Are you freezing at the office? The thermostat can be a source of disagreement in homes and in offices. While a man might think the temp is just fine, a woman will be in search of a light sweater.
This isn't your imagination. If you're a woman, chances are you really are colder than men in the same environment. A story from KING 5 Seattle explains what's happening. In a nutshell, office heating and cooling standards are largely based on the metabolic rate of a sample individual -- specifically a 154-pound, 40-year-old man.
The higher a person's metabolic rate, the warmer they feel. And men generally have a higher metabolism. In other words, those building standards are engaged in a bit of unintended office sexism. Nothing to be offended about, but certainly a good excuse for women to maybe turn up the temperature a notch.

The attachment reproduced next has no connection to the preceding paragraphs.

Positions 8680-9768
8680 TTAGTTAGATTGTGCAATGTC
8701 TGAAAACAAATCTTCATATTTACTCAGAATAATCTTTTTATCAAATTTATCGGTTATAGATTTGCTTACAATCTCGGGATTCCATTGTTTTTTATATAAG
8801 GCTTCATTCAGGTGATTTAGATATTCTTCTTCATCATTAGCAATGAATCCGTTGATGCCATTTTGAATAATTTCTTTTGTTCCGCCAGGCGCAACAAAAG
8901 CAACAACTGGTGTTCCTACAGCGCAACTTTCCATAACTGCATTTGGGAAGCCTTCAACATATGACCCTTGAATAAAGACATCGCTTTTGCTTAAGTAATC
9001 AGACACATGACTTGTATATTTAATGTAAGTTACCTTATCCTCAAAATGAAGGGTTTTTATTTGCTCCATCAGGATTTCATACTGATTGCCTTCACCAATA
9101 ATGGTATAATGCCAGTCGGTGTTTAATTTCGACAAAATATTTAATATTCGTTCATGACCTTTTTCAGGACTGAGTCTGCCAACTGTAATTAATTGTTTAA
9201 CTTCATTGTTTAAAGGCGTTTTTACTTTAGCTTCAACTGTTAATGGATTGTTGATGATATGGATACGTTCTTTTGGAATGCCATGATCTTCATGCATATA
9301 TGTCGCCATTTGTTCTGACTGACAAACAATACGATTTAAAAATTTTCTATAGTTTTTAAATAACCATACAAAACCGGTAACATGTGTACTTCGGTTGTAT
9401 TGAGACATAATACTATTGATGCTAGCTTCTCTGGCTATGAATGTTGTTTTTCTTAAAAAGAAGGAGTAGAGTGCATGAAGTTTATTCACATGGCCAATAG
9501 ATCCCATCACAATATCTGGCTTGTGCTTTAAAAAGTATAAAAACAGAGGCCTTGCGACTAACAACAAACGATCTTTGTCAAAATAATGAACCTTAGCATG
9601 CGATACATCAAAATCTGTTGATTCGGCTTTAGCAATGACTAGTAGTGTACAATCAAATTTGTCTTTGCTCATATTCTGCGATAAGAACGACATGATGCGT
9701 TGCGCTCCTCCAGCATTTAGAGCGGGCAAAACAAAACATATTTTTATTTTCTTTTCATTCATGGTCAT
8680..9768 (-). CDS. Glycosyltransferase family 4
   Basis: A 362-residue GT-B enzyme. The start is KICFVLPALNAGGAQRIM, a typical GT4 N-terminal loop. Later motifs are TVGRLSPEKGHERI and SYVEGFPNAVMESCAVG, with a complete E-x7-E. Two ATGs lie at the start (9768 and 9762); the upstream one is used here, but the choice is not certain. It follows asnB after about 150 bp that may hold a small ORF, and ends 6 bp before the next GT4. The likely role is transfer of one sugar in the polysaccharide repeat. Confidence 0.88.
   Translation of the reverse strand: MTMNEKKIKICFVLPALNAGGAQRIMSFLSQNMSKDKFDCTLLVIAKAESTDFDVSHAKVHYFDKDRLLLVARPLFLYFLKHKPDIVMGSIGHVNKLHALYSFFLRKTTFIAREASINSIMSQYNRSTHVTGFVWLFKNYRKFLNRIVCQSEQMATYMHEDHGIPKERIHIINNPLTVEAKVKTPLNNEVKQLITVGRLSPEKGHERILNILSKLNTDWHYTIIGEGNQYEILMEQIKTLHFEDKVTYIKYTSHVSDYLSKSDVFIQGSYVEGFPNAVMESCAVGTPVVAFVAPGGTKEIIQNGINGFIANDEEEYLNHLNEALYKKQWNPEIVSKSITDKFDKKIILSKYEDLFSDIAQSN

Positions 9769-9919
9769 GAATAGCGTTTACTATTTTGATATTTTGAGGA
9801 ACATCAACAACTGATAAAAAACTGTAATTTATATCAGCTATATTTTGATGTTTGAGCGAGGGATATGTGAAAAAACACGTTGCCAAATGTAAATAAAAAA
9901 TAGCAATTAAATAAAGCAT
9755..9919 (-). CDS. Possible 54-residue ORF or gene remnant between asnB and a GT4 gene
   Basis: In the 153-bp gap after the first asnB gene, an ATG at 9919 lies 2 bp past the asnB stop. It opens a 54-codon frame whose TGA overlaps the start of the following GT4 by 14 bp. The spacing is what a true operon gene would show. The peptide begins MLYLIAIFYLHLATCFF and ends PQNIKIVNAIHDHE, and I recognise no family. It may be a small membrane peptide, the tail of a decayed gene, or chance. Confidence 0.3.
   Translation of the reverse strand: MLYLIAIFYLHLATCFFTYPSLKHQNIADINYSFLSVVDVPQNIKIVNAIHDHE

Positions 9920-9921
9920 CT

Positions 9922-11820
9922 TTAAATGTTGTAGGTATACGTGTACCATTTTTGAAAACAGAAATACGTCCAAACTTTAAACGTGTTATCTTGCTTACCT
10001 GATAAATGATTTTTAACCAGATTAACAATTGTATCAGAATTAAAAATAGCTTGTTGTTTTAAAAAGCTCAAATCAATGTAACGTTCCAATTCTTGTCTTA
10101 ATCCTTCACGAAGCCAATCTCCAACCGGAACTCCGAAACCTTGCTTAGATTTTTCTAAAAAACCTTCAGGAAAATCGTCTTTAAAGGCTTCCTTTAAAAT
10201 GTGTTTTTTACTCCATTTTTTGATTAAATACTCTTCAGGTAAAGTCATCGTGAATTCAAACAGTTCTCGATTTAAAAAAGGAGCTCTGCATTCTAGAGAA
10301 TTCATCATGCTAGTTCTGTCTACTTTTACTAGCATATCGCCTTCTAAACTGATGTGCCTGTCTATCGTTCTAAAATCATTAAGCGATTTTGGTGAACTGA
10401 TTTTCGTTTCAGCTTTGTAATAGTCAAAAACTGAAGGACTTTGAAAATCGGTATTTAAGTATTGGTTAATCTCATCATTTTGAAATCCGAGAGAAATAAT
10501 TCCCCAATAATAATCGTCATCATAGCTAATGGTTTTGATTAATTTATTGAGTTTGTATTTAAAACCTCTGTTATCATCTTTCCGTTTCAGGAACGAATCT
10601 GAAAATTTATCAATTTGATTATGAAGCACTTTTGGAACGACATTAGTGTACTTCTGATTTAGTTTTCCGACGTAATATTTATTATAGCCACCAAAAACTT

The problem is there may not be a great solution here. Because once the office temp is set perfect for women, the men at the office might be sweating. I've always figured it's easier to be cold than hot, because you can always add layers of clothing and get warm. If you're hot and removing layers to cool down, you will at some point run out of options.
All this means is that women will probably have to live with this awhile longer, unless there is a compromise temp that will leave men feeling slightly warm and women feeling slightly cool.